Yemen's Ali Abdullah 'to step down within days'
Yemeni President Ali Abdullah Saleh has said that he will step down from power within the "coming days".
Mr Saleh has appeared to be ready to resign several times, but pulled out of deals to stand down at the last moment.
He returned to Yemen unexpectedly last month from Saudi Arabia where he had been receiving treatment after his office was shelled in June.
He is faced with protests and an insurrection by renegade army units.
He has also repeatedly refused to sign a transition deal brokered by Gulf states, and first presented in March, whereby he would hand over power to his vice-president in return for immunity from prosecution.
But Yemen's deputy information minister told the BBC that Mr Saleh was no longer clinging to power.
In Mr Saleh's speech, broadcast on state television, he gave no precise date for standing down.
"I reject power and I will continue to reject it, and I will be leaving power in the coming days," he said.
"It's not because I crave power, I reject power and I will leave it in the coming days and leave it behind," Mr Saleh said.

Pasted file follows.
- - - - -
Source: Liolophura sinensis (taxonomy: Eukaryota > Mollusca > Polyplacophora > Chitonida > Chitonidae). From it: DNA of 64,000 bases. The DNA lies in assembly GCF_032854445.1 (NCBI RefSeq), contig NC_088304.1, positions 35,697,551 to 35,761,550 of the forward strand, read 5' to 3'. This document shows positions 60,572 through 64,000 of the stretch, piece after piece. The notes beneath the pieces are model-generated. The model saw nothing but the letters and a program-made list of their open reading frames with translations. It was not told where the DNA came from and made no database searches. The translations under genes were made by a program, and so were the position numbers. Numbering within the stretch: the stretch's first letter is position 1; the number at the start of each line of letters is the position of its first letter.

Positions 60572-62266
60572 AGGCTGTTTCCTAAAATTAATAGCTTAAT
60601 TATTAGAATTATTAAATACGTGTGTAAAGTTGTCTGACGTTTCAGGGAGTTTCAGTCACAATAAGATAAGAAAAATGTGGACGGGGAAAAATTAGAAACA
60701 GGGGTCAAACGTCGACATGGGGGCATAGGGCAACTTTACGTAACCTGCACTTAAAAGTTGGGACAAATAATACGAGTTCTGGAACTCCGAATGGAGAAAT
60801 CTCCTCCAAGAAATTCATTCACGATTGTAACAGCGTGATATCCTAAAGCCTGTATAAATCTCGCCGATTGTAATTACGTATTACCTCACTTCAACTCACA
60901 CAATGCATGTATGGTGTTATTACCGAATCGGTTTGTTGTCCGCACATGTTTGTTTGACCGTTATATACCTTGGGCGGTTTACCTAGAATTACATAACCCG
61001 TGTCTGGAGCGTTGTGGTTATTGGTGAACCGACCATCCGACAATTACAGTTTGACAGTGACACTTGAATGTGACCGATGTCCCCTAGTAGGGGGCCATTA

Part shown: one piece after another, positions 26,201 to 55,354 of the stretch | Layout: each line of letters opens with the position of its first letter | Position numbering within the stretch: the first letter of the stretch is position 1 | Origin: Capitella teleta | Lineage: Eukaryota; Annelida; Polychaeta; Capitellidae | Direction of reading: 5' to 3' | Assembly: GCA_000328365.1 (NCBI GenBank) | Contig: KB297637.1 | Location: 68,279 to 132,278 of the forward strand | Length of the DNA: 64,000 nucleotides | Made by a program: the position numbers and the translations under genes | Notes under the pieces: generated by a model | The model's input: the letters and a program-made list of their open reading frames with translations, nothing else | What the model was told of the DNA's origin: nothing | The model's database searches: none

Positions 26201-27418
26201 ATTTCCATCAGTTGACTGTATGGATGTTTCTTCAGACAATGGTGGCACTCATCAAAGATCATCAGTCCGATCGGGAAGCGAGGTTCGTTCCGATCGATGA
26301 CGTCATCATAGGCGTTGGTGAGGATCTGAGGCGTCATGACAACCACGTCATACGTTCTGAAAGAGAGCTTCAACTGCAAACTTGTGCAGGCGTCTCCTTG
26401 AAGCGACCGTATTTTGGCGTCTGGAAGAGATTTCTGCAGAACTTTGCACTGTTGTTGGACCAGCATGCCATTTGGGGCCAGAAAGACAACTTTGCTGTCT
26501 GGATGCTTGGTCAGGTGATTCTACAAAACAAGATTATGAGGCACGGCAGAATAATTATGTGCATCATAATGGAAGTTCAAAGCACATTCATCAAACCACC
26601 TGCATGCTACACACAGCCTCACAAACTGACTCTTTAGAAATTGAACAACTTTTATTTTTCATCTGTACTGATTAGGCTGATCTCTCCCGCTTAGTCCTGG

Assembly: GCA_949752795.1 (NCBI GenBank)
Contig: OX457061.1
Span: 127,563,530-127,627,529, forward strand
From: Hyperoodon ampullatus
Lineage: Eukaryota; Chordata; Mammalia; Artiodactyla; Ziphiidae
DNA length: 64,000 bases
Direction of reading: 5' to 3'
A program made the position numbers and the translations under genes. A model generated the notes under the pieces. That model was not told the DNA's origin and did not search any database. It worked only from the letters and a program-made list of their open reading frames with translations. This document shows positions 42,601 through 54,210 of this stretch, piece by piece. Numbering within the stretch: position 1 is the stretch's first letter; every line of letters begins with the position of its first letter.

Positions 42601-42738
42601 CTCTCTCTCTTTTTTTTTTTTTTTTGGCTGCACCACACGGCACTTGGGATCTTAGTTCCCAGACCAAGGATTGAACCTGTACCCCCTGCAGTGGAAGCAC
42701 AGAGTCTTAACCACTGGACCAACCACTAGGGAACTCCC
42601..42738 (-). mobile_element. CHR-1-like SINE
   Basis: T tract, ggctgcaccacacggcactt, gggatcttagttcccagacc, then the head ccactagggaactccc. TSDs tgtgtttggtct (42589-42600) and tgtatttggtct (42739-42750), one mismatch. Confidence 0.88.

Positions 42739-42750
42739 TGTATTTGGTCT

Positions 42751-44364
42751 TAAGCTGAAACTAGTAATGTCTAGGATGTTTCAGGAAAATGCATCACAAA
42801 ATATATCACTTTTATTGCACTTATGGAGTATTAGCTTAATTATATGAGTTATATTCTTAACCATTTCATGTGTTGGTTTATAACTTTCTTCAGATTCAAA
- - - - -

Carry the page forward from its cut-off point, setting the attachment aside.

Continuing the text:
"There are sincere men, whether they be military or civilian," who are capable of governing Yemen, he added.
But the speech appears not to have referred to the Gulf-mediated transition deal.
Indeed in his first interview since returning to Yemen in late September, Mr Saleh said he would not stand down as promised if his opponents were allowed to stand in elections to succeed him.
His rivals for political power are currently Gen Ali Mohsin al-Ahmar, who declared his support for the protest movement in March, and the powerful Ahmar family.
Anti-government protesters have been camped out in an area of the capital Sanaa - dubbed Change Square - since January, demanding an end to President Saleh's rule.
The leading Yemeni activist, Tawakkul Karman, who was one of the recipients of the Nobel Peace Prize on Friday, said Mr Saleh's statement could not be trusted and vowed that protests would continue.
"We don't believe this man and if he wants to step down, okay, that belongs to him," she is quoted as saying on al-Jazeera television.
"He has to hand over the power; he has to give the power that he has stolen to the revolution people, the revolution rule," she added.
Yemen is facing multiple security challenges, including fighting between political factions and an al-Qaeda militancy in the south.
And there are concerns that Islamist militants linked to al-Qaeda are taking advantage of the turmoil in the country, stepping up attacks on government forces there
Around the time of Mr Saleh's return, the UN High Commissioner for Human Rights, Navi Pillay, warned that Yemen was at a "dangerous crossroads".
Correspondents say that there are acute fears that if the violence continues, the country could slip into civil war.